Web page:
Natural enemy of Argentine ants discovered by Stanford students

Jun 9, 2011, 18:21 PM by User Not Found


Jackson Griffith
Clark Pest Control

When customers call Clark Pest Control about an ant infestation, more often than not the culprit is the Argentine ant (Linepithema humile), an invasive species that takes over wherever it’s introduced. Most ant species carry a “recognition” chemical on their exoskeletons that worker ants use to identify other members of their colony, and will go to war with members of competing colonies, even those of the same species. Argentine ant colonies, however, will cooperate with one another, organizing in supercolonies with many queens. In California, one such supercolony is estimated to stretch from San Diego in the south to Ukiah, 115 miles north of San Francisco.

Argentine ants, when they take over a piece of ground, will overwhelm and eliminate any competing ant species active there, which is something they’ve done in temperate zones around the world. The problem created is that many of the vanquished ant species have evolved to develop a symbiotic relationship with a specific plant species in their environment – think of how plants need bees to pollinate their flowers. When Argentine ants prevail, those plants are left without assistance from their insect handmaidens.

As Louis Bergeron originally reported, which was posted on Stanford University’s online news site, undergraduate students at a Stanford summer course discovered one ant species that wasn’t letting an Argentine ant incursion gain the upper tarsus. The students observed winter ants (Prenolepis imparis) taking care of their ant business in the field one day, and the next day they found a battleground strewn with dead Argentine ants. Intrigued, they isolated groups of both species in a Petri dish, and saw that, when overwhelmed by Argentine ants, the winter ants would excrete a drop of poison from the tips of their abdomens and then dab the Argentine ants with it, which would neutralize them – with a 79-percent kill rate.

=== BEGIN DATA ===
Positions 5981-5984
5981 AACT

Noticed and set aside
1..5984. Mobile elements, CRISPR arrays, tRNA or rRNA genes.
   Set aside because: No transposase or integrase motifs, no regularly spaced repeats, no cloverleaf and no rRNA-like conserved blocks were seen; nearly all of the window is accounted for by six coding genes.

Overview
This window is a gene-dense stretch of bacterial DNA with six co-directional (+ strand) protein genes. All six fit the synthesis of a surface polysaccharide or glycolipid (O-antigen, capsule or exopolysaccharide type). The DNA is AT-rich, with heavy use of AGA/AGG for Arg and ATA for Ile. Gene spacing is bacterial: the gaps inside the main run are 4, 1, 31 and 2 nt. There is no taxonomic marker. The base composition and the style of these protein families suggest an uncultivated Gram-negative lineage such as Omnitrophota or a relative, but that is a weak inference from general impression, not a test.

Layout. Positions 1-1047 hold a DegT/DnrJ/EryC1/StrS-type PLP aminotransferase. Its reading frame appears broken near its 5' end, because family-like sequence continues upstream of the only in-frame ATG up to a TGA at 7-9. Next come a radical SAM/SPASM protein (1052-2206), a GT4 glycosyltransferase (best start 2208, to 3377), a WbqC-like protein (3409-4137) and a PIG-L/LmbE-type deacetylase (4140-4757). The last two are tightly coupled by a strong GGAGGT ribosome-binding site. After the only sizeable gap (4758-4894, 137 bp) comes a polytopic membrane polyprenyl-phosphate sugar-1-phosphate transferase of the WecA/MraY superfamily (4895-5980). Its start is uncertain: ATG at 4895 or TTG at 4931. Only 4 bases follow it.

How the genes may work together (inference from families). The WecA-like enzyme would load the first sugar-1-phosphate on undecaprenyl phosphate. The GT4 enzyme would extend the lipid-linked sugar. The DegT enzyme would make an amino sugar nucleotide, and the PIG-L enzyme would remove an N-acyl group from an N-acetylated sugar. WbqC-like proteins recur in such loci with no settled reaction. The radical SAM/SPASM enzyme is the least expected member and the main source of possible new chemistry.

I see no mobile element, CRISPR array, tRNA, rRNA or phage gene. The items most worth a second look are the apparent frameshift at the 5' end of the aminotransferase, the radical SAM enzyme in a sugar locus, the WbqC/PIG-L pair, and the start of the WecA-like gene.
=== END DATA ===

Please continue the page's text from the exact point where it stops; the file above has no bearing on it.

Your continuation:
Both Argentine ants and winter ants will tend, or “ranch,” aphids, because aphids secrete honeydew, an intensely sugary fluid the ants crave as food. But winter ants don’t form supercolonies, and they don’t thrive in the warm Mediterranean climate found in large parts of California, so there’s no chance they might develop into a natural answer for the Argentine ant problem. However, once the chemical agent used by the winter ants to kill the Argentine ants is isolated by scientists, perhaps nature will have provided an answer to one of the more vexing invading-species problems in the global environment. – Jackson Griffith

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